Home > Glossary

Derivative Investigation Coverage

Derivative Investigation Coverage

Definition

Derivative Investigation Coverage — an insuring agreement (known as "Side D" coverage) found within directors and officers (D&O) liability insurance policy forms. Such coverage pays the costs associated with investigations of an insured corporation, although only those involving shareholder derivative claims. (Derivative claims are brought by one or more stockholders, on behalf of the corporation, alleging financial loss to the organization. Any recovery in such suits inures to the benefit of the corporation itself as opposed to the shareholders who institute the action.) However, investigations may also be required by various regulatory agencies, including the Department of Justice (DOJ), the Securities and Exchange Commission (SEC), and others and for which there is no coverage under "Side D" of the policy.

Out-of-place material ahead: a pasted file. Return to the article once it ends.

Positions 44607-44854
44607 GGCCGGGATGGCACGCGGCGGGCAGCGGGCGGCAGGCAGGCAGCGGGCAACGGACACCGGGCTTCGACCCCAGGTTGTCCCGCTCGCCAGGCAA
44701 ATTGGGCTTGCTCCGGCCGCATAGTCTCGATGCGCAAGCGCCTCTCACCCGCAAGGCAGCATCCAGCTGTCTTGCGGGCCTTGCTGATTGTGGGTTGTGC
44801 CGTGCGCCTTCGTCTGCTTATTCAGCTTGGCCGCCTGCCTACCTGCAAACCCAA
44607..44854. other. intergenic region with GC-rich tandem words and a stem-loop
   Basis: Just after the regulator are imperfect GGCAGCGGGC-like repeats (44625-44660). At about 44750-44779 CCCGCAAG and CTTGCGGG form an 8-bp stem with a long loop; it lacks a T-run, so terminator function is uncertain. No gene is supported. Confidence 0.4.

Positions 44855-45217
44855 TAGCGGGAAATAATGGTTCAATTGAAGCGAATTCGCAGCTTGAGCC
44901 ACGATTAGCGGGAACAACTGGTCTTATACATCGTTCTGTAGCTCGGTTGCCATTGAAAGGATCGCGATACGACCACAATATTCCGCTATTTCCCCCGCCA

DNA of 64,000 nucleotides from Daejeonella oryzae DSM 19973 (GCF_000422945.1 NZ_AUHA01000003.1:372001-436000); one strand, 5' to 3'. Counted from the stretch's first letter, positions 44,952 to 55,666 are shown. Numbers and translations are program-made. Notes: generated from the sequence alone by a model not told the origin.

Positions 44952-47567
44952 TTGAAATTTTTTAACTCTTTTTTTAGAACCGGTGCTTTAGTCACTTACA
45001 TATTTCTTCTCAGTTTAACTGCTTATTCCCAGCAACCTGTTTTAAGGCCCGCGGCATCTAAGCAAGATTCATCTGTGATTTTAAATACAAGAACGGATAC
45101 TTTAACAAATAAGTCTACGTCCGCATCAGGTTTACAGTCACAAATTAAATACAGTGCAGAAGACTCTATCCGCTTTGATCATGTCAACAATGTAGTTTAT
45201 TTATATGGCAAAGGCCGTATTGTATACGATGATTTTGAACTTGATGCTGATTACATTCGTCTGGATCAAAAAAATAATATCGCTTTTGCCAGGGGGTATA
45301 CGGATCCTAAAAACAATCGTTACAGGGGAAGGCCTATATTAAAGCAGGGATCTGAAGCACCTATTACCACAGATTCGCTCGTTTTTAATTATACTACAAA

As part of an investigation, insureds must usually hire outside counsel, as well as various accounting, financial, and regulatory experts. Such parties assist the organization in managing document requests, responding to interrogatories, and providing depositions.

There are three specific drawbacks associated with the investigations coverage contained within "Side D" of a D&O liability policy. First, coverage is limited to shareholder derivative demand investigations only. Second, the vast majority of insurers write Side D coverage with merely a $250,000 sublimit, a figure that is generally inadequate given the speed with which investigation-related costs can accrue. Lastly, virtually no excess D&O insurers will agree to provide "drop down" coverage once the $250,000 sublimit under "Side D" is exhausted. For example, assume an insured expends $1.25 million in investigations expense in conjunction with a derivative claim brought against it. In this situation, its excess insurer will not cover the $1 million that will not be indemnified by the insured's primary D&O insurer.

Related Terms

Related Products